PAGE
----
Hyperpigmentation, or uneven skin tone, is a harmless condition that affects people of all races and is caused by sun, hormones or injury.
Hyperpigmentaion is a condition where patches of skin become darker than the surrounding skin. It occurs when excess melanin is produced. Melanin is what gives our hair and skin their color.
The melanocytes (pigment cells) of dark skinned people produce more melanin than those of people with fair skin. However, when more melanin is produced than the skin can absorb, the result is mottled or uneven skin tone.
Freckles and age spots
The sun is a beautiful thing, but too much can lead to excess melanin production that causes freckles and age spots.
The result of sun exposure can be tanning, depending on your skin type. However, excess exposure to the sun causes the skin’s melanin production to go into overdrive, and can create dark patches of skin such as freckles and age spots (this varies depending on skin type).
Hyperpigmentation caused by UV usually appears on the face, hands and areas of the body frequently exposed to the sun.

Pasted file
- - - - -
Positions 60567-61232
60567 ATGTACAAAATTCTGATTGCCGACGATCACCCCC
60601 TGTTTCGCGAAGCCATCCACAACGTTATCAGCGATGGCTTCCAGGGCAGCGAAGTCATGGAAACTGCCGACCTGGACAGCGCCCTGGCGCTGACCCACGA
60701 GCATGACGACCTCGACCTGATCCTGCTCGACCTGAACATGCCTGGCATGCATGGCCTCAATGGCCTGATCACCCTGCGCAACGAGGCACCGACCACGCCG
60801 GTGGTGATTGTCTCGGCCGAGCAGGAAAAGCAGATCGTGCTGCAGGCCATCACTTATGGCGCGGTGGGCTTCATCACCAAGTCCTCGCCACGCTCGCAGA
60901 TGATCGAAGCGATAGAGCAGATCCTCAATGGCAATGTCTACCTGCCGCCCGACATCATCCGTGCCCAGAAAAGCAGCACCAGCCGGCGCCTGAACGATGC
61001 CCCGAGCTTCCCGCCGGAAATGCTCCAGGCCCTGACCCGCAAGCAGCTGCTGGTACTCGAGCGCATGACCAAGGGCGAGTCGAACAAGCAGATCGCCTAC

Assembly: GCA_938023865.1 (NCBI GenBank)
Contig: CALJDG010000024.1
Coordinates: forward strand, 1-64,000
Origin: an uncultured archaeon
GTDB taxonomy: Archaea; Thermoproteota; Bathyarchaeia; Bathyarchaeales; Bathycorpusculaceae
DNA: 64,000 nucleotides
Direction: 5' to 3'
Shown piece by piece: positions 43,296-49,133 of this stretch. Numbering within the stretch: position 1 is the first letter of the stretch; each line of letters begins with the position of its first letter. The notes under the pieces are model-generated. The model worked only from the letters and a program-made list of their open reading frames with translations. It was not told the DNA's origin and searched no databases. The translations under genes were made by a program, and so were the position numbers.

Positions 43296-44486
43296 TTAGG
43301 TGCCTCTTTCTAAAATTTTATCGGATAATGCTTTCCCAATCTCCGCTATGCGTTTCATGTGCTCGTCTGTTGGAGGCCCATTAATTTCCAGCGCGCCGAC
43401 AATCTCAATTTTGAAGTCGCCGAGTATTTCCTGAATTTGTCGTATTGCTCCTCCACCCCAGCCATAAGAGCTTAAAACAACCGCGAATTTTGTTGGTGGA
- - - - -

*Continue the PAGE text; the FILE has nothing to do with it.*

Melasma or chloasma spots are a result of hormonal changes. This can occur during pregnancy, menopause or from taking the contraceptive pill.
Although melasma looks similar to age spots, they are larger and usually appear on the face and abdomen.
Other causes of hyperpigmentation
Skin diseases and injury can all leave behind their mark.
Acne, for example, can leave dark patches on the skin after the condition clears. While injuries to the skin, including surgery, can also brand the skin with hyperpigmentation.
Lightening or brightening skin care can fade hyperpigmented areas of the skin. However, exposure to UV light without applying a sun screen first will counter the effects of any brightening regime.
To ensure you don’t increase the production of melanin that causes hypermigmentation, use a broad spectrum sun screen daily. The sun screen will help shield skin from UV light, and control the production of melanin on a cellular level, regardless how its caused.
Hydroquinone, a lightening ingredient that inhibits melanin production, has been used for over 50 years in topical lightening treatments and is an effective ingredient for fading hyperpigmentation. Over-the-counter brightening products contain between 0.5% to 2% concentrations of hydroquinone, while prescription treatments usually contain 4%.
Natural alternatives to hydroquinone include:
- Mitracarpus scaber (madder) extract
- Uva ursi (bearberry) extract
- Morus bombycis (mulberry)
- Morus alba (white mulberry),
- Arbutin, and
- Broussonetia papyrifera (paper mulberry)
If you want to offer brightening products to your clients, Trulux can help. We provide an wide range of bulk brightening face products that you can decanter and relabel as your own.